(CNSNews.com) - Two simple questions: How did the FBI's Russia investigation start? And was it started because the Trump "dossier" was presented to somebody at the FBI?
Rep. Ron DeSantis (R-Fla.) asked FBI director Christopher Wray those questions at a hearing of the House Judiciary Committee on Thursday, but he got no answers:
"How did the Russia investigation start?" DeSantis asked Wray. "Did (FBI counterintelligence agent)Peter Strzok -- was he -- did he start it?"
Wray answered, "I'm not aware of who started the investigation within the FBI."
DeSantis followed up: "Was it started because the dossier was presented to somebody in the FBI?"
"I don't have the answer to that question," Wray said.
DeSantis asked Wray if he could get back to the committee with the answer:
"Well, if there's information that we can provide that -- without compromising the ongoing special counsel investigation, I'm happy to see what there is that we can do to be responsive," Wray said.
Earlier in the hearing, Rep. Jim Jordan (R-Ohio) drilled down on FBI agent Peter Strzok, the former deputy head of counterintelligence at the FBI who has been reassigned to the FBI's human resources department after the discovery that he sent anti-Trump/pro-Clinton text messages to another FBI agent with whom he was having an affair.
Jordan told the committee that Strzok was a "key player" in the the Clinton email investigation; he changed the wording in Director Comey's letter exonerating Hillary Clinton, swapping the term "extreme carelessness" for "gross negligence" apparently because the latter phrase might have legal implication; Strzok also was a "key player" in the Trump-Russia investigation; he ended up on Special Counsel Robert Mueller's team until the discovery of his text messages; and he interviewed former National Security Adviser Michael Flynn.
Jordan questioned why someone like Strzok would be selected for Mueller's team -- and why he'd be kicked off it:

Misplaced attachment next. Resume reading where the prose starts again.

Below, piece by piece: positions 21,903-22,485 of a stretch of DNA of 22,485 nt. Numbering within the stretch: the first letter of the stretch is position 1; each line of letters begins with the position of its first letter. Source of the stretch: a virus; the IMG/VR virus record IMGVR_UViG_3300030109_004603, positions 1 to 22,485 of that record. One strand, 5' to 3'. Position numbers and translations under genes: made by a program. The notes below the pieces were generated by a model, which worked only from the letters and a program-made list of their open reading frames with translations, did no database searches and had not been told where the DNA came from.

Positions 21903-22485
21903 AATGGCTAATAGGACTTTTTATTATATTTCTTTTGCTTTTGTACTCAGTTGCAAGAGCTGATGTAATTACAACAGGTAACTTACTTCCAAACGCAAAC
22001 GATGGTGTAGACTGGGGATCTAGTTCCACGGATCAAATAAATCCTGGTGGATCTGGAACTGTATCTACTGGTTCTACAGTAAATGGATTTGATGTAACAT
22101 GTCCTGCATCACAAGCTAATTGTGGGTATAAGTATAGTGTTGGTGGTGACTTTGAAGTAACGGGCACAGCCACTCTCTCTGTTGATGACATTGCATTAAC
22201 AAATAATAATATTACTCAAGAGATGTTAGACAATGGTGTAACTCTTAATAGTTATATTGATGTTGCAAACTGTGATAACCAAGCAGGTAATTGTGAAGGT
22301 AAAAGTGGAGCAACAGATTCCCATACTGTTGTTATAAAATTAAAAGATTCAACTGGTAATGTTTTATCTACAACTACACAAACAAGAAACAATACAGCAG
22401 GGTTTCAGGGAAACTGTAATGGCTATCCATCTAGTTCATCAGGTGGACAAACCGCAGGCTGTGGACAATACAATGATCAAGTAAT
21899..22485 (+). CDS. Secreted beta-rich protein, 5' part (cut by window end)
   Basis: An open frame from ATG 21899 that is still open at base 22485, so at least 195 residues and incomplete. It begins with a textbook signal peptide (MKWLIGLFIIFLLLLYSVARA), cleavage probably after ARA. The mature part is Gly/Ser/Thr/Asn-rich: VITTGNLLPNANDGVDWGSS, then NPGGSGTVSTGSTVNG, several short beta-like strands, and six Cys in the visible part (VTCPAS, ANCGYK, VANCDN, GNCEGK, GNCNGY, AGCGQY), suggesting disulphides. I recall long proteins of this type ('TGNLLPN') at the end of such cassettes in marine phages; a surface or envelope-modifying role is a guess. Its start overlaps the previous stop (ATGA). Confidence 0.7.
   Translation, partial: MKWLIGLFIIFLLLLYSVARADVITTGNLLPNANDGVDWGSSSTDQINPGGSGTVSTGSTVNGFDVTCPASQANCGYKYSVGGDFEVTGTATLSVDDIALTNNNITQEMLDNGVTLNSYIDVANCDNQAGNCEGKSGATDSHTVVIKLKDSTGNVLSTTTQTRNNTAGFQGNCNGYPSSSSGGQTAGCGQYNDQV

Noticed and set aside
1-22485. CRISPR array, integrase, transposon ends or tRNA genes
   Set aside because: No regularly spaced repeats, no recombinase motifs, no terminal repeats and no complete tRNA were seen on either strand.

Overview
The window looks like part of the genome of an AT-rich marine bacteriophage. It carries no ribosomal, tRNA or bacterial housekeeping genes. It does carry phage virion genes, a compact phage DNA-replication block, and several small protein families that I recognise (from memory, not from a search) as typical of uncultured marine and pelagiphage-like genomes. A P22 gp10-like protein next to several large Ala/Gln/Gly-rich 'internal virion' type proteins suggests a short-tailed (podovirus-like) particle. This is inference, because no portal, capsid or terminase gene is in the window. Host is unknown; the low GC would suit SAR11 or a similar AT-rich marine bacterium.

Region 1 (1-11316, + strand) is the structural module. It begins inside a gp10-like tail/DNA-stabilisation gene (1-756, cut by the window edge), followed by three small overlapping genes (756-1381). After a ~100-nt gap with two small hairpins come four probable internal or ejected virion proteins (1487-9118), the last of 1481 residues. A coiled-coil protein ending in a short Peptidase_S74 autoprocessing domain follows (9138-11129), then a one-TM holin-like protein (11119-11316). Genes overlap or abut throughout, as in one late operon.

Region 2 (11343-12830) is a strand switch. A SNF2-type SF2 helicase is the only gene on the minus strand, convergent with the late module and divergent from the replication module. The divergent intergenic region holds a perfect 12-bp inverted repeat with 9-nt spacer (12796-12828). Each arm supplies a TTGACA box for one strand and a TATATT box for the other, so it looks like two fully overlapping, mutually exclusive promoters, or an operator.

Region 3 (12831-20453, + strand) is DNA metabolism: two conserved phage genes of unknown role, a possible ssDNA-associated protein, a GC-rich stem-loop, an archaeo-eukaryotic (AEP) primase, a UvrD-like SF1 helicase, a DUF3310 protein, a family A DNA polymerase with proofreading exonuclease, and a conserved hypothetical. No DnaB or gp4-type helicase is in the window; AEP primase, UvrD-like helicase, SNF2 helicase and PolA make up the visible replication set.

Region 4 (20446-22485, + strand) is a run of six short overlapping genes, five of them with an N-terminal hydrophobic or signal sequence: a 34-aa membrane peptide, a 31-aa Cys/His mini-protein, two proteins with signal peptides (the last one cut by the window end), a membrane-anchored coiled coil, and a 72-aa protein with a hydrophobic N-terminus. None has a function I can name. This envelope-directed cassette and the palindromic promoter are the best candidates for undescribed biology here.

"If you kicked everybody off Mueller's team who was anti-Trump, I don't think there'd be anybody left," Jordan said. "There's got to be something more here. It can't just be some text messages that show a pro-Clinton, anti-Trump bias. There's got to be something more. And I'm trying to figure out what it is," Jordan said.
"But my hunch is it has something to do with the dossier. Director, did Peter Strzok help produce and present the application to the FISA court to secure a warrant to spy on Americans associated with the Trump campaign?"
Wray refused to discuss anthing having to do with the FISA process in an open setting.
"We're not talking about what happened in the court," Jordan said. "We're talking about what the FBI took to the court, the application. Did Peter Strzok -- was he involved in taking that to the court?"
Wray again refused to discuss it.
"Let's remember a couple of things about the dossier," Jordan said.
"The Democratic National Committee and the Clinton campaign, which we now know were one and the same, paid the law firm, who paid Fusion GPS, who paid Christopher Steele, who then paid Russians to put together a report that we call a dossier, full of all kinds of fake news, National Enquirer garbage.
"And it's been reported that this dossier was all dressed up by the FBI, taken to the FISA court and presented as a legitimate intelligence document, that it became the basis for granting a warrant to spy on Americans.
"And I'm wondering -- I'm wondering if that actually took place," Jordan said. "It sure looks like it did, and the easiest way to clear it up is for you guys to tell us what was in that application and who took it there."
Wray said the FBI has had "extensive interaction with both intelligence committees" on the FBI's dealings with the FISA court, "and I think that's the appropriate setting for those questions."
Jordan was upset: "Here's what I think, Director Wray. I think Peter Strzok, head of counterintelligence at the FBI; Peter Strzok, the guy who ran the Clinton investigation, did all the interviews; Peter Strzok, the guy who was running the Russian investigation at the FBI; Peter Strzok, Mr. Super Agent at the FBI -- I think he's the guy who took the application to the FISA court.
"And if that happened -- I mean, think -- if this happened, if you had the FBI working with a campaign, the Democrats' campaign, taking opposition research, dressing it all up and turning it into an intelligence document and taking it to the FISA court so they could spy on the other campaign -- if that happened, that is as wrong as gets.
"And you know what?" Jordan asked. "Maybe I'm wrong. You could clear it all up. You could clear it all up for all of us here -- all the Congress who wants to know, and frankly, all of America who wants to know -- you could clear all up by releasing -- we sent you a letter two days ago -- just release the application.
"Tell us what was in it. Tell us if I'm wrong. But I don't think I am. I think that's exactly what happened. And, if it did, it is as wrong as it can be, and people who did that need to be held accountable."
Wray said he will not hesitate to hold people accountable "after there has been an appropriate investigation, independent and objective, by the inspector general."
Later, Rep. DeSantis asked Wray if Strzok was involved in the FBI's conclusion that Russia tried to influence the 2016 election.
Wray refused to answer, saying the question "goes right to the heart of the special counsel investigation."